When Power Couples Divorce

By Mark A. Kellner
Posted May 10, 2021

Even billionaires aren’t immune to divorce.

News services around the world blared the headline: High-tech and philanthropic power couple Bill and Melinda Gates are calling it quits after 27 years and three children: “After a great deal of thought and a lot of work on our relationship, we have made the decision to end our marriage,” The Wall Street Journal quoted the pair’s joint statement. 

Bill Gates, 65, is known as co-founder of Microsoft Corporation, one of the world’s largest computer software companies. Although he stepped away in 2014, relinquishing his last post as board chairman, he remained on the board until last year and holds a stake “worth around $26 billion,” according to the newspaper.

Melinda Gates, 56, born Melinda French, started as a product manager at Microsoft in the 1980s, meeting her future husband, at the time the firm’s CEO, shortly after. A savvy businesswoman in her own right, after marrying Gates, she spent the past two decades working on the couple’s passion project—the Bill and Melinda Gates Foundation—believed to be the world’s largest charitable foundation. The group’s goals are to combat inequality, disease, and poverty. So far, it’s pledged more than $1.75 billion to help fight COVID-19, including a promise to produce 100 million doses of the virus’ vaccine for poor nations.


Big Dollars Not Enough?

Their bombshell announcement rocked media outlets among this year’s crowded pool of celebrity splits, from reality TV stars to professional athletes to, perhaps most famously, music entrepreneur Kanye West and socialite Kim Kardashian.

It also echoed another tech mogul’s 2019 divorce, that of Amazon founder Jeff Bezos from author MacKenzie Scott. Interestingly, it turns out that these billionaires have more in common than making top-10 lists. They also employed the same divorce attorneys. Scott’s attorney, Ted Billbe, is now one of Bill Gates’ lead attorneys; and Bezos was represented by Sherri Anderson, now part of the Melinda Gates legal team.

Scott’s divorce from Bezos made her one of the richest women in the world; according to a report by CNN, she has “a net worth of $59 billion.” Bezos himself recovered from the settlement to climb back up to the number one spot; he is currently the richest person in the world “with an estimated worth of $194 billion.” As for Gates, he “is ranked the world’s fourth richest person by Forbes with an estimated net worth of $130 billion.” His soon-to-be ex-wife will doubtless make the list as well.

But money, as the old saying goes, can’t buy happiness. History is rife with examples of high living that failed to prevent—and more often than not, caused—ruin. Egypt’s King Farouk, a notorious spendthrift twice divorced, lost his throne in a military coup and died in exile. The late Howard Hughes, also a two-time divorcé, was at one time the world’s richest man. But the playboy, known equally for his extravagant lifestyle and obsessive-compulsive disorder, spent the majority of his final years secluded in a Las Vegas hotel suffering from what apparently was paranoia.

And, of course, the Bible recounts the triumphs and regrets of King Solomon, reputed to have been the wealthiest individual who ever lived. “He had seven hundred wives, princesses, and three hundred concubines” (1 Kings 11:3) and “surpassed all the kings of the earth in riches and wisdom” (10:23). But at the end of his life, he realized he had chosen the so-called “good life” over the abundant life God offered him—and he bitterly repented.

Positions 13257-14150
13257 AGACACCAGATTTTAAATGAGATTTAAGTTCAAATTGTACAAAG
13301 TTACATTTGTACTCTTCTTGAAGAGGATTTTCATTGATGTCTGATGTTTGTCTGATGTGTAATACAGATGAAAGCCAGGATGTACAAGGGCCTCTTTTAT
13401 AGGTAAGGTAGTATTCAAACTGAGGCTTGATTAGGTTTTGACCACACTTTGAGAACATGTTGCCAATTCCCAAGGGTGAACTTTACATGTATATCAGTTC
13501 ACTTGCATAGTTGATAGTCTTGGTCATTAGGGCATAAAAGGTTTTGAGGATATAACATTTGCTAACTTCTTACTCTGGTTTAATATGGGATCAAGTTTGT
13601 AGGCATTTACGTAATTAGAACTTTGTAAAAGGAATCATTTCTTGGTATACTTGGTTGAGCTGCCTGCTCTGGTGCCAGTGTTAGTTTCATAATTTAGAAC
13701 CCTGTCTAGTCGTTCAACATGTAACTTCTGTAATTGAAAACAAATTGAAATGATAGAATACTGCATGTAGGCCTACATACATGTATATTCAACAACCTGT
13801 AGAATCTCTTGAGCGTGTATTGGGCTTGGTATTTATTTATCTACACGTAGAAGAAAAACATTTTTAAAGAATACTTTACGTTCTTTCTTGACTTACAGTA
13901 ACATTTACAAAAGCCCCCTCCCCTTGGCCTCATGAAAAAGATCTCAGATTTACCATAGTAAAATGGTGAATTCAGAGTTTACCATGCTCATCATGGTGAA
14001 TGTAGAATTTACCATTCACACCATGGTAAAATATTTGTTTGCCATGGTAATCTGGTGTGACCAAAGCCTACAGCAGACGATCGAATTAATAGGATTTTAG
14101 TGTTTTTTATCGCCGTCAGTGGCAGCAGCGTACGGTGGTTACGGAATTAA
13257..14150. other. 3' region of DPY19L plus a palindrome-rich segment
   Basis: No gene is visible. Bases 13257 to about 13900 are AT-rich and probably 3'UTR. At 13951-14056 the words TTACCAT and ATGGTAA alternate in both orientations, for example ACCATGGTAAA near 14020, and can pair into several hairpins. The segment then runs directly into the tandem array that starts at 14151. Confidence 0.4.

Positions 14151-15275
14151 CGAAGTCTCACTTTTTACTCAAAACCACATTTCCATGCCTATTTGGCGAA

The Whole Duty of Man

Solomon’s book of Ecclesiastes is a warning to those tempted to indulge in the cares of this world. In it the king offered this telling advice: “Live joyfully with the wife whom you love all the days of your vain life which He has given you under the sun, all your days of vanity; for that is your portion in life, and in the labor which you perform under the sun” (9:9).

He also stated, “He who loves silver will not be satisfied with silver; nor he who loves abundance, with increase. This also is vanity” (5:10). Notice that much of what Solomon examined he found to be “vanity.” His wealth, his achievements, his own selfish desires, all of it came to naught, “for there is no work or device or knowledge or wisdom in the grave where you are going” (9:10)—indeed, where we are all going. No bank account can change that.

 

It seems like a depressing end for a tired, fallen king. But the last passage is what makes sense of it all: “Let us hear the conclusion of the whole matter” (12:13), Solomon finally divulged. “Fear God and keep His commandments, for this is man’s all,” he advised. That’s it. There aren’t any bells or whistles or billion-dollar mansions involved. We must simply love God. Loving God is what makes life worthwhile.

Keys for a Happy Marriage

Nowadays, people are wondering if lifelong marriage is even achievable—the Bible promises that it is! Not only that, but it takes you on a most beautiful journey. Our free, online study “Keys for a Happy Marriage” offers Scripture-backed principles you can use to not only turn around a marriage facing difficulty but also improve an already healthy one. 

And for what the marriage covenant represents, check out an excerpt of Pastor Doug Batchelor’s book The Bible on Marriage, Divorce, & Remarriage.

Lastly, find out how Solomon’s conclusion actually leads to the greatest gift of all—God’s gift of eternal life. Watch our free, online presentation “The Book of Life,” also by Pastor Doug. Learn how God can transform a life of vanity into the richest of treasures.

Mark Kellner
Mark A. Kellner is a staff writer for Amazing Facts International. He is a veteran journalist whose work has been published in Religion News Service, The Washington Times, and numerous computer magazines.
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